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Arts and Entertainment

Jon Stewart Mocks California's Aversion To 'Toilet To Tap' Water

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The Daily Show host Jon Stewart addressed the knee-jerk reaction to a potential drought solution that turns sewage into water clean enough to drink.

On last night's episode of The Daily Show, Jon Stewart did a segment about California's drought. Specifically, he mentioned a system that involves processing sewage water and turning it into drinking water. The water ends up cleaner than most tap water, but the part where it's called "toilet-to-tap" is making pundits and those interviewed about the process cringe, calling it "gross" and "icky." This included Gayle King, who said it sounded like a pretty good idea but "the graphic in my mind of what I've seen in the toilet is scary."

Obviously, the process isn't just taking sewage water and drinking it. As Stewart pointed out, "there are steps in between. You're not just sticking a drinking straw up somebody's ass."

This reaction is actually referred to as "the yuck factor," the New York Times reports. The yuck factor is how efforts to start reusing water in L.A. and San Diego in the 1990s were squashed.

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Water from numerous sources—showers, toilets, washing machines, dishwaters, etc.—can be turned into drinking water at treatment facilities via three steps, according to the Guardian. First, water is filtered through a series of very small straws that get rid of bacteria. Then, the water undergoes reverse osmosis, which gets rids of chemicals, then it is exposed to UV light with hydrogen peroxide. The former shower and toilet water is now distilled water.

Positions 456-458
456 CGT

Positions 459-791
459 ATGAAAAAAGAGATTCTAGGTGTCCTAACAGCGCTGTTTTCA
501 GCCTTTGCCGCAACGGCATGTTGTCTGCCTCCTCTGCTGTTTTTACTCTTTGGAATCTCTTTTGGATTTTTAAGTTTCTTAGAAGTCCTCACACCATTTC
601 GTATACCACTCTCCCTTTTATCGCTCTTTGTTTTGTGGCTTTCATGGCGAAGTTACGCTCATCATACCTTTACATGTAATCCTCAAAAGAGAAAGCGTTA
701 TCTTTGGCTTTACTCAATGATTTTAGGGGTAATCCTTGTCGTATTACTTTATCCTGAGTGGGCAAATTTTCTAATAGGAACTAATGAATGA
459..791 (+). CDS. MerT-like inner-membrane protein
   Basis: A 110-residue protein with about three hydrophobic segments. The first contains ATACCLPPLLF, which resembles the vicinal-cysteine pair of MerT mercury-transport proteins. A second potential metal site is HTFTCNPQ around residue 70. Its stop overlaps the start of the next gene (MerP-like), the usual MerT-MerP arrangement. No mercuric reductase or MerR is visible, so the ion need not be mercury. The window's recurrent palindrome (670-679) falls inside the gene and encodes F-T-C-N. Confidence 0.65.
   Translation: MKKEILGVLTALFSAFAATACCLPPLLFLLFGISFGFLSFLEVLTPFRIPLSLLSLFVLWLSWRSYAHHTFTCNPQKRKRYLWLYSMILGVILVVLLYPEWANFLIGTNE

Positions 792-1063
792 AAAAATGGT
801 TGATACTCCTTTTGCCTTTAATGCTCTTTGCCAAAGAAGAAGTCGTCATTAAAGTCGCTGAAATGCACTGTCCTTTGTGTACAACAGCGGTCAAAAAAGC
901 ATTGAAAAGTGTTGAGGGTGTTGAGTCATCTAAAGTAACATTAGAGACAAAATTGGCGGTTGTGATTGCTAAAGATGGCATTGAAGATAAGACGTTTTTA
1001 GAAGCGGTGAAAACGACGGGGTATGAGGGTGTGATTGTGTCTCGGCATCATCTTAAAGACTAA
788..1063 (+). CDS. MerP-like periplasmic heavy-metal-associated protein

Mike Markus, the general manager of Orange County's wastewater treatment plant in Fountain Valley, told the New York Times that this water is "stripped down to the H, 2 and O." They have a nicer phrase than 'toilet to tap': "showers to flowers."

Orange County's $481 million plant has been in operation since 2008. This water doesn't go straight into the mouths of thirsty Californians, but instead is pumped underground where it becomes a part of the water supply.

Stewart also poked fun at an app where you can report water wasters. A later segment features correspondent Al Madrigal, who lives in L.A., going on a water wasting 'rumspringa' in New York.

[h/t to The Hollywood Reporter]